A successful, veteran higher-education executive who has been characterized by peers as among a group of “presidents-for-rent” has retired for the fifth time in his career, saying he already has plans to continue working in higher education.
Cheyney University of Pennsylvania, the financially troubled state institution facing a major and growing deficit and the risk of losing its accreditation at the end of the year, says Dr. Frank Pogue Jr., is “retiring again,” having served as interim president of the institution since November 2014.
Pogue, 78, was recruited from retirement three years ago to help stabilize Cheyney, the state’s only public historically Black college. It has been reeling in red ink for several years, having been among more than a dozen Pennsylvania institutions to experience dramatic losses in enrollment and other financial support since the nation’s economy began taking a nosedive in the late 1990’s. The institution’s deficit is conservatively estimated at exceeding $30 million.
Pogue also had experience in successfully managing a state institution. He was hired in 1996 from the State University of New York (SUNY) System where he had been an administrator for more than 20 years, as the first Black president of Edinboro University of Pennsylvania, one of the state’s historically White universities in rural Western Pennsylvania. When he retired as president in 2007, Edinboro was at the top of its game and had several endowments and a student center named in his honor.
That history came to the minds of Pennsylvania state leaders when they learned Pogue had again retired after a brief stint as president of Grambling State University in Louisiana and they were looking for fresh temporary leadership for Cheyney.
“I was brought in to stabilize the institution and keep it moving forward,” Pogue said in a brief phone interview Wednesday. The institution continues to lose money, Pogue says, noting he and state officials knew when he was coming in the door that issue could not be fully resolved in a few years.
“You can’t grow your way out of the deficit,” Pogue said, noting bolder efforts will be needed and forthcoming to right the ship.
His exit is timely, Pogue said, as he has spent his time getting Cheyney the attention it needs from state leadership at all levels to navigate the rough waters still ahead.
“For the first time, I’ve seen entities and people coming together to support the institution,” said Pogue, noting the state board of higher education’s decision this spring to loan Cheyney $8 million to meet its obligations for the rest of the fiscal year ending June 30.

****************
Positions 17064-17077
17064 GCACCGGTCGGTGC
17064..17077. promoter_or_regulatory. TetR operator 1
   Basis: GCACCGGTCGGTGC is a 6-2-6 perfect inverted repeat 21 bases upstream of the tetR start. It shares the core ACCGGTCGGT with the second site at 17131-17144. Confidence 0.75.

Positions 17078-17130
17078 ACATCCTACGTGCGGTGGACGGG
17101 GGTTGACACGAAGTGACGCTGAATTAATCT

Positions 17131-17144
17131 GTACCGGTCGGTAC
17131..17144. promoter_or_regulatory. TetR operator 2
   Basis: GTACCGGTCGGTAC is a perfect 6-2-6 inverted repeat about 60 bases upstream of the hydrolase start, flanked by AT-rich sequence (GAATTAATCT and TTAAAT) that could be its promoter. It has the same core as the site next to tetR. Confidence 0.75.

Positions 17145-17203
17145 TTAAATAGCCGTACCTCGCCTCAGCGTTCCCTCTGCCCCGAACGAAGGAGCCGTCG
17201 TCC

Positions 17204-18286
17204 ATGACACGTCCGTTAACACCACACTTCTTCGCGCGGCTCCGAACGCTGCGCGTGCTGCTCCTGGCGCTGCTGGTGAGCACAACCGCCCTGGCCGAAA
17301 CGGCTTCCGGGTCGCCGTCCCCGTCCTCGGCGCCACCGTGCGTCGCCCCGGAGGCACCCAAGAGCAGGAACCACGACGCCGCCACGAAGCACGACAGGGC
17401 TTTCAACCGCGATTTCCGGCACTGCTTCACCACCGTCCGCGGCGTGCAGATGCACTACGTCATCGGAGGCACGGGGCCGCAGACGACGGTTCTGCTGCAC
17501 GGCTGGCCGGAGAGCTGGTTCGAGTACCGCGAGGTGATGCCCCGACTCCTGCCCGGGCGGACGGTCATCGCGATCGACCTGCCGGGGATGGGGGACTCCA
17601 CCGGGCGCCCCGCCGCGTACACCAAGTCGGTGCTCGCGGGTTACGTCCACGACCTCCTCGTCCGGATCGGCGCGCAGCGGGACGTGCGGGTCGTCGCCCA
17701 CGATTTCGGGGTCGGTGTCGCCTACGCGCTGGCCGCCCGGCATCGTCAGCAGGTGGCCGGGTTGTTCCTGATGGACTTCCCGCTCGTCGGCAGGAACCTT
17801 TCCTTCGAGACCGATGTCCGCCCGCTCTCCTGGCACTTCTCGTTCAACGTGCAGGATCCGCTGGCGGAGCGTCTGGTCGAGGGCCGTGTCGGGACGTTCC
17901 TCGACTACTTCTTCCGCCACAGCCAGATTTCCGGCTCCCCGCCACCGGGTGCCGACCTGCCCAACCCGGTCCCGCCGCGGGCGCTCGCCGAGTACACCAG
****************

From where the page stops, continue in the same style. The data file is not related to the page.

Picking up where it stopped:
“The right people are talking with each other,” said Pogue, regardless of what part of the state they are from, political party or race. “They want to see this institution survive,” he said, noting Cheyney is among the nation’s first historically Black institutions of higher education.
Also, he noted, his successor, retired Pennsylvania insurance executive Aaron A. Walton, is widely known and well respected across the state. Walton yesterday resigned effective immediately as vice chairman of the Board of Governors of the Pennsylvania State System of Higher Education and was immediately appointed Pogue’s successor as interim president of Cheyney.
Pogue said he is leaving Walton with a good map of the road ahead, one that evolved since he (Pogue) came to the university and one Walton has seen from his perch as a higher educator governor. Rather than leaving Walton a traditional “transition” letter to a successor, Pogue said Walton knows what the institution needs.
“They (Cheyney and most of the state’s universities) are having to compete in ways they have never had to compete,” said Pogue, citing falling revenues and enrollments across the state.
He said that he feels Walton is equipped for the challenge, an experienced business man with decades of involvement in Pennsylvania higher education activities. The university’s task force for the future is expected to issue its “new model for Cheyney” later this month, Pogue said, adding that it should be helpful.
As for his retirement, Pogue spent most of his final day plowing through paperwork and administrative decisions. No time for fishing, he said. He heads to Washington, D.C., in a few days for work with one of his institutional leadership efforts, then on to more institutional consultancies.